“Identity Wars, Part 1”

Writer: John Layman

Penciler: Lee Garbett

Inker: Mark Pennington

Colorist: Fabio D’Auria

Cover Art: Steve McNiven, Mark Morales, and Marte Garcia

Be warned – there are SPOILERS ahead!

Spider-Man annuals have always been a downer.

Some of the character’s greatest, most influential stories occurred in annuals, such as the first Sinister Six story in The Amazing Spider-Man Annual #1, the story of his parents in The Amazing Spider-Man King-Size Special #5, and his wedding to Mary Jane in The Amazing Spider-Man Annual #21 (a story that Quesada can never take away from us, True Believers).  On the other hand, the vast majority of Spider-Man annuals – the ones that aren’t simply reprints, of course – range from mediocre to utter crap.

This is one from the “utter crap” category.

The Plot

Spider-Man, Deadpool, and Bruce Banner are transported to a parallel universe in which Spider-Man is a Batman-esque hero that has all but eliminated crime from New York City.  “Hijinx” ensue.

The Good

Despite being the first part of a trilogy of annuals, this issue does a decent job of presenting a story that is relatively self-contained.  Deadpool and Banner (with an appearance as the Hulk mixed in) feature primarily in the setup, but they more or less disappear once Layman gets into the meat of Spidey’s adventure. The primary focus of the issue is a Spider-Man story, and that story has a beginning, a middle, and an end.  Yes, the epilogue of the issue fails to resolve the primary conflict of being trapped in an alternate universe, but without those last two pages setting up the Deadpool and Hulk annuals the story does stand up on its own.

The artwork of Lee Garbett, while painfully bland at times (mostly the overly-expository dialogue sequences), is still good enough to put in the plus column.  This is the first work of his that I’ve seen, and after hearing our very own Stella talk him up on her great Batgirl to Oracle: A Barbara Gordon Podcast, I was expecting to be bowled over.  For the most part, I liked what I saw here.  The action sequences were clear and easy-to-follow, and the choice of shots were interesting enough to keep me reading.  I’m looking forward to seeing more of his work in the Spider-Man backup stories he’s currently drawing.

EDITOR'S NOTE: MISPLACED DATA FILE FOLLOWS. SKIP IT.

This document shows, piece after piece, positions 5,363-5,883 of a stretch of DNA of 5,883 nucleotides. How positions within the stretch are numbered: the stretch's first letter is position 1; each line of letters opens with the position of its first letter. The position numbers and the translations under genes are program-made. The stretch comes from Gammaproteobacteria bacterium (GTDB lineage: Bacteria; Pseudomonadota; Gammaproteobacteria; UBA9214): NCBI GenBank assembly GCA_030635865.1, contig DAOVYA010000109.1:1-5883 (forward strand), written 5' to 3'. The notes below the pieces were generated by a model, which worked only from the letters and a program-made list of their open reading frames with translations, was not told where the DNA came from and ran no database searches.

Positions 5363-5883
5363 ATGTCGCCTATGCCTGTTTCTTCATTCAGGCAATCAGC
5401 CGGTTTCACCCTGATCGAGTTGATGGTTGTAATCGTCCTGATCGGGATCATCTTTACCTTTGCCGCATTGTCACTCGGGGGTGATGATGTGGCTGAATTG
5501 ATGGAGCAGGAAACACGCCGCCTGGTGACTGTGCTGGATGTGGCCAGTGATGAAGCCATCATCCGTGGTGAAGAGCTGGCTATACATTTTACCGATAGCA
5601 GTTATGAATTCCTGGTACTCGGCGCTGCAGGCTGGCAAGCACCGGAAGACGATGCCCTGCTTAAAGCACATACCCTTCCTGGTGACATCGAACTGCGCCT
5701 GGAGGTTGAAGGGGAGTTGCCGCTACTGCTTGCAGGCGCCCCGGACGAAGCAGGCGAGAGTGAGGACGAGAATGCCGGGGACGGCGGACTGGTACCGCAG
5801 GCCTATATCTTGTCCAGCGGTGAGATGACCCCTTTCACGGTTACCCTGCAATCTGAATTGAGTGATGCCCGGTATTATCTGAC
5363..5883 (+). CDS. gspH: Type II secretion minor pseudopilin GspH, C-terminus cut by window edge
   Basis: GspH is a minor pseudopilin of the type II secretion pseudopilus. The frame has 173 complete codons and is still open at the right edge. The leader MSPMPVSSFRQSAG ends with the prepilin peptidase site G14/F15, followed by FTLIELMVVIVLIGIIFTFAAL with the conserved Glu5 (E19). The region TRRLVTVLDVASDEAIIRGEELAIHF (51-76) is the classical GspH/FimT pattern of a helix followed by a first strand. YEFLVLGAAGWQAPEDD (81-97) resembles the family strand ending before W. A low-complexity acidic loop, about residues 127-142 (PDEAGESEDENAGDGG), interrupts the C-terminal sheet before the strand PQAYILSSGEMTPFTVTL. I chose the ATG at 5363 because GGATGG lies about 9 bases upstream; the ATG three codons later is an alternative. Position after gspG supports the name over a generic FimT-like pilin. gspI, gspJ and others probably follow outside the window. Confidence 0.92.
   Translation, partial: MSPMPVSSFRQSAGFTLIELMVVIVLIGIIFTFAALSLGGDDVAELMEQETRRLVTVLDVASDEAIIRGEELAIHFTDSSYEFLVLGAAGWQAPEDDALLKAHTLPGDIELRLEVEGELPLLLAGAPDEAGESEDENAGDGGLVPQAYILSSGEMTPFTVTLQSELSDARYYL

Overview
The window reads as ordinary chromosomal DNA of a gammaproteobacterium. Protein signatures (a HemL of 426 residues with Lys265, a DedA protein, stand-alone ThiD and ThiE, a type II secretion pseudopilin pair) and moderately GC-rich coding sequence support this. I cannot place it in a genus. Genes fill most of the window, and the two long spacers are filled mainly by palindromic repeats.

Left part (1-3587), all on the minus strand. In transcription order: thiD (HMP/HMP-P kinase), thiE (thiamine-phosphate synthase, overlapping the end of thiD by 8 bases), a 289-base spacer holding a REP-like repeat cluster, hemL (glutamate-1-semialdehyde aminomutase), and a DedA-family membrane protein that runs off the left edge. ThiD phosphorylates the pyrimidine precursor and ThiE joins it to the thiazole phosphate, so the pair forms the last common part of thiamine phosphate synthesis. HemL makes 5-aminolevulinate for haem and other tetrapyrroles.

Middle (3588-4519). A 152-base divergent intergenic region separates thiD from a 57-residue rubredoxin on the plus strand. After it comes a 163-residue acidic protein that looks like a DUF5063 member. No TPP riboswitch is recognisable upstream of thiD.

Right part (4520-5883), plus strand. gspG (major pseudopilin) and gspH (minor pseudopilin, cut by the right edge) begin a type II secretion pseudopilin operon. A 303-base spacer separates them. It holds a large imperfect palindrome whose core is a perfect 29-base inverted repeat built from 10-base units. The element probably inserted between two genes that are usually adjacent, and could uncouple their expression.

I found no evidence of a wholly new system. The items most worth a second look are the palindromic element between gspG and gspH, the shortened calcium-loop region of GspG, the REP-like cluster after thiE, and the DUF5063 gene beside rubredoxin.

The Bad

Unfortunately, the story itself is not impressive.

Do you remember What If?  It was a comic series that is mostly remembered for two volumes that ran for 47 issues from 1977 to 1984 and for another 114 issues from 1989 to 1998.  It was a very mixed bag, with some pretty interesting premises and a whole lot of crappy ones.  And sometimes, there were ones that left horrifying mental scars, like What If Vol. 2 #34:

Generally, What If stories took a character and an event in that character’s career and then presented an alternate take on that event and its aftermath.  Volume 2 featured such stories as “What If Kraven the Hunter Had Killed Spider-Man?” (issue 17), “What If Spider-Man Had Kept His Six Arms?” (issue 42), and the Quesada-tastic “What If Spider-Man Had Not Married Mary Jane?” (issue 20).  It was common fodder for the series to present alternate takes on Spider-Man’s origin, especially Volume 1: What If #7 presented a story in which characters like Flash Thompson and Betty Brant (boy, Bertone would have a field day with this …) gain spider-powers instead of Peter, What If #19 imagines Spider-Man’s life if he had stayed in showbusiness instead of becoming a superhero, and What If #46 imagined what would happen if Uncle Ben had lived.

I mention all of these, and ESPECIALLY that last one, because this issue reminded me of What If.  It felt like it was an unused stock issue from the end of Volume 2 or something, because it was both unimaginative and by-the-numbers.  While reading, I could feel the “twists” coming pages ahead of time because it felt like something I had read before – and chances are, I probably have.  Don’t get me wrong – it’s certainly not the worst What If that I’ve read, but it’s so terribly generic that it failed to hold my interest for long.  I needed three different sittings to read this through once because it was simply so boring and obvious.

Despite the vanilla nature of the story, there were a few huge missed opportunities.  Despite being mentioned several times, we see absolutely nothing of the Peter-Gwen-Mary Jane love triangle that Layman sets up in the story.  In fact, Gwen only appears one page, and Mary Jane doesn’t appear at all.  The epilogue outright TELLS us that Peter has no interest in facing these alternate versions of Gwen and MJ, so the encounter never happens.  To quote Ben Grimm, watta revoltin’ development dis is!  Similarly, we see that the Aunt May of this universe is either appalled by the ongoing plan, terrified of Ben, or both, but the story never follows up on it.

Beyond that, I don’t really have much to say about the issue.  It was such a textbook alternate universe story that I can’t even find the words to discuss most of it.  It’s THAT bland.

The Ugly


Okay, I get it.  There are people out there that like the character.  I’m not one of them.  In fact, I find the character so incredibly annoying that just seeing him makes my blood boil.  I’m tired of seeing the character shoehorned into Spider-Man stories.  Just make it stop.

The Bottom Line

ZZZZZ.  1 out of 5 webheads.


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